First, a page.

Mauro said deferring corporate tax cuts while keeping those that help
             working class people would keep money in the local economy, as would
             scrapping plans to cut 5,000 state jobs.

             Mauro said the federal government should immediately advance the state
             $5.1 billion, the revenue shortfall Pataki says is largely attributable to the
             Sept. 11 attacks. He also called for increasing income taxes for two years
             by 0.7 percent on people earning more than $100,000 annually and another
             0.7 percent on those above $200,000 a year.

             The increases would be modest -- about $436 annually for
             a$100,001-per-year earner -- but would result in at least $3 billion a year,
             roughly what Pataki seeks to wring out of state government operations,
             Mauro said.

             Assemblyman Martin Luster, D-Trumansburg, said Mauro's ideas made
             sense, but doubted the Legislature would embrace them.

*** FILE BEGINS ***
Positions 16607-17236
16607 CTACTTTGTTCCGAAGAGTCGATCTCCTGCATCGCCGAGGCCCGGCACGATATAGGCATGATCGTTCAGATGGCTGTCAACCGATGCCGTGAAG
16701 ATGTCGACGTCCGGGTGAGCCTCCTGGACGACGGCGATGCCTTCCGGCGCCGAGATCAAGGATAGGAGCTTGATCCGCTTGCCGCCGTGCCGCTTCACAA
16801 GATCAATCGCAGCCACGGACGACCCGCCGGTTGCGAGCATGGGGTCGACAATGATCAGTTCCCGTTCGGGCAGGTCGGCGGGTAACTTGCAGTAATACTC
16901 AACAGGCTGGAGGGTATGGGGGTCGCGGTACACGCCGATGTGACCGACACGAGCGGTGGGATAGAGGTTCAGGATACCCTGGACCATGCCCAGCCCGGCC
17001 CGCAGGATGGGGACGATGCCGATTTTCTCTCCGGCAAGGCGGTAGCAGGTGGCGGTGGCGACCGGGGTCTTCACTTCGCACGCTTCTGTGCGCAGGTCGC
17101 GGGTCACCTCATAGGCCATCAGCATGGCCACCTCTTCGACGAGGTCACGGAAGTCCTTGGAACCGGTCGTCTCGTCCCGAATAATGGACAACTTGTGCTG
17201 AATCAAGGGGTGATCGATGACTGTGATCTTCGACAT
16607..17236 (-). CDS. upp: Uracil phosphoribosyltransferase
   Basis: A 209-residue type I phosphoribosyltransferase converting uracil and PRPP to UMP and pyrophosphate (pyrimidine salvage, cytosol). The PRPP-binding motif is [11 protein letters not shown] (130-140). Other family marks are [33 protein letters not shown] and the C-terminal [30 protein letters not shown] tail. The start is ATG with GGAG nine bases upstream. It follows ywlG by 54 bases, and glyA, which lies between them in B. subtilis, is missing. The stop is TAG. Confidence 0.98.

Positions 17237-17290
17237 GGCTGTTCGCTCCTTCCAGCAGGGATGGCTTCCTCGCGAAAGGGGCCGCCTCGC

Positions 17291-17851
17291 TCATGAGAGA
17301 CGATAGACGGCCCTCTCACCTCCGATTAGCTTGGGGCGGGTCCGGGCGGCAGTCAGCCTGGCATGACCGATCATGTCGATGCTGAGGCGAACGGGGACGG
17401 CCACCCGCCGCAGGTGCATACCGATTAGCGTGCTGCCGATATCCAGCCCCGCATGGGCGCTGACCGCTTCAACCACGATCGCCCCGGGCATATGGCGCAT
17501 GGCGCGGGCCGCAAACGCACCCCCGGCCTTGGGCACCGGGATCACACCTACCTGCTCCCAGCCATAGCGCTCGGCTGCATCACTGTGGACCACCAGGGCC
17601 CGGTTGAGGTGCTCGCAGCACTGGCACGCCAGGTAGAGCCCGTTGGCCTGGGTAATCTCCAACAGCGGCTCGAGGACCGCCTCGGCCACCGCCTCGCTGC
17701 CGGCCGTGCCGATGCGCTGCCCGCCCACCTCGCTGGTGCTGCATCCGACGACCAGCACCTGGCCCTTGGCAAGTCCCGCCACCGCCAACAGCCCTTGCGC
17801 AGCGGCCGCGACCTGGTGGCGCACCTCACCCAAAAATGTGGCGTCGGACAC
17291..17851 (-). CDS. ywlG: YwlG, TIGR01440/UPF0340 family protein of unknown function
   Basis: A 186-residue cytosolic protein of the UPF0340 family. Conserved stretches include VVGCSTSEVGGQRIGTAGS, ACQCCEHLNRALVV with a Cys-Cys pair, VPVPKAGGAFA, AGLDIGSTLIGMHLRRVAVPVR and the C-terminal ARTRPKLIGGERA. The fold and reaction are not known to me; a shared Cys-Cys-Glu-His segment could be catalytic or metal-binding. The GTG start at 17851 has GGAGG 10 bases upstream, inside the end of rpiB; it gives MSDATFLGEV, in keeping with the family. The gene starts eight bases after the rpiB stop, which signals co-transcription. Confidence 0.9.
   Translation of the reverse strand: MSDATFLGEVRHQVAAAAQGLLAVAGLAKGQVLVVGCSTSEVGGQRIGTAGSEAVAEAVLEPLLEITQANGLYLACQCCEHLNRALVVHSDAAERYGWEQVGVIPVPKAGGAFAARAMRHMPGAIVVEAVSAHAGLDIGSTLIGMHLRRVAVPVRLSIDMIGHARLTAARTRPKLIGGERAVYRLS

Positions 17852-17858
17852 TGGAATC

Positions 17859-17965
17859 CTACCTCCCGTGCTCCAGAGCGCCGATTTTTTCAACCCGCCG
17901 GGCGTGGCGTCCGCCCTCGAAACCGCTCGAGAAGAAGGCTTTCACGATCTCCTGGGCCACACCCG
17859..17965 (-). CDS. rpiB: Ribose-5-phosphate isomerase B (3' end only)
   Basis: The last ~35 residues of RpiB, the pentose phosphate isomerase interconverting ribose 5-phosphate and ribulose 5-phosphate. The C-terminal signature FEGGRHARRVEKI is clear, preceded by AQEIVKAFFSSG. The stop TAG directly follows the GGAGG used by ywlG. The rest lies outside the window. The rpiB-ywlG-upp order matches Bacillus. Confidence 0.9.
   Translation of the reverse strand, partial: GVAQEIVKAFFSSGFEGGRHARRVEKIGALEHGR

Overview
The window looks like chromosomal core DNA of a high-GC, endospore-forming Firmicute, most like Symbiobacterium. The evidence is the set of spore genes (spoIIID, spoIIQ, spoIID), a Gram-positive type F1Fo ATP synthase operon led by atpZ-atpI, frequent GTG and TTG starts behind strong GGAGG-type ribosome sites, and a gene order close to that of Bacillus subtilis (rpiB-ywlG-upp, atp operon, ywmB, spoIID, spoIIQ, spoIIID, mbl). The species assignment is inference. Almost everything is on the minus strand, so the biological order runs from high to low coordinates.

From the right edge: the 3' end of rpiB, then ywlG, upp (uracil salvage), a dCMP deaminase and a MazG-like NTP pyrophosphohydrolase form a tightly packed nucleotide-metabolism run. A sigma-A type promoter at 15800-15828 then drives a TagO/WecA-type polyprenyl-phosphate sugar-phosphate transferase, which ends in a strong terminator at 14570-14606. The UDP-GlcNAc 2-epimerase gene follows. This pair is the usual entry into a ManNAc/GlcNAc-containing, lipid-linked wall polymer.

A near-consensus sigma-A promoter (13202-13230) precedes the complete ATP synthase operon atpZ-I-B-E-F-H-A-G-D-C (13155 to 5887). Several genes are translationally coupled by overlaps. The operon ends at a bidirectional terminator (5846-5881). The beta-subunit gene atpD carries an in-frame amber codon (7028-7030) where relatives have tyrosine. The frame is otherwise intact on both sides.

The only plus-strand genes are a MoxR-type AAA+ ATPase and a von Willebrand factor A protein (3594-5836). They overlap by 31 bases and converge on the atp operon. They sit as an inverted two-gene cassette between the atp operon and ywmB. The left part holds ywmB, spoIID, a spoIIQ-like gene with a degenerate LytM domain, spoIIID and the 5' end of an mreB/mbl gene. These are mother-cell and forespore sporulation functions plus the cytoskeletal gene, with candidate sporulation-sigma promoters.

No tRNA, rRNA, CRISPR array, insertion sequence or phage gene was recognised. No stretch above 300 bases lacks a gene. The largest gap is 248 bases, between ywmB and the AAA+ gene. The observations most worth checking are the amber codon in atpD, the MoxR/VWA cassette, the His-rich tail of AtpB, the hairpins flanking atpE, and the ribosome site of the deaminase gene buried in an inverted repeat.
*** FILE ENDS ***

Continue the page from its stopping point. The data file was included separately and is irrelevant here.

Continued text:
A Pataki spokesman had no response to the proposals.

             "Consumers won't have any more money to spend when the rich and
             corporate America get tax cuts,'' said Roger Benson, president of the Public
             Employees Federation.

             At a news conference with Mauro, Benson and other labor union leaders
             said the governor's $88.6 billion budget could have been worse, but still
seems to fall short of what should be done.

Benson and Steve Madarasz, a spokesman for the Civil Service Employees
Association, said they would prefer more enticing early retirement
incentive plans than those proposed by the governor. They also say that the
older, higher-paid workers who retire should be replaced with younger,
lower-paid people to save the positions and maintain service.

Benson said agencies eyed for cut-backs can ill-afford more cuts,
particularly those dealing with mentally ill people.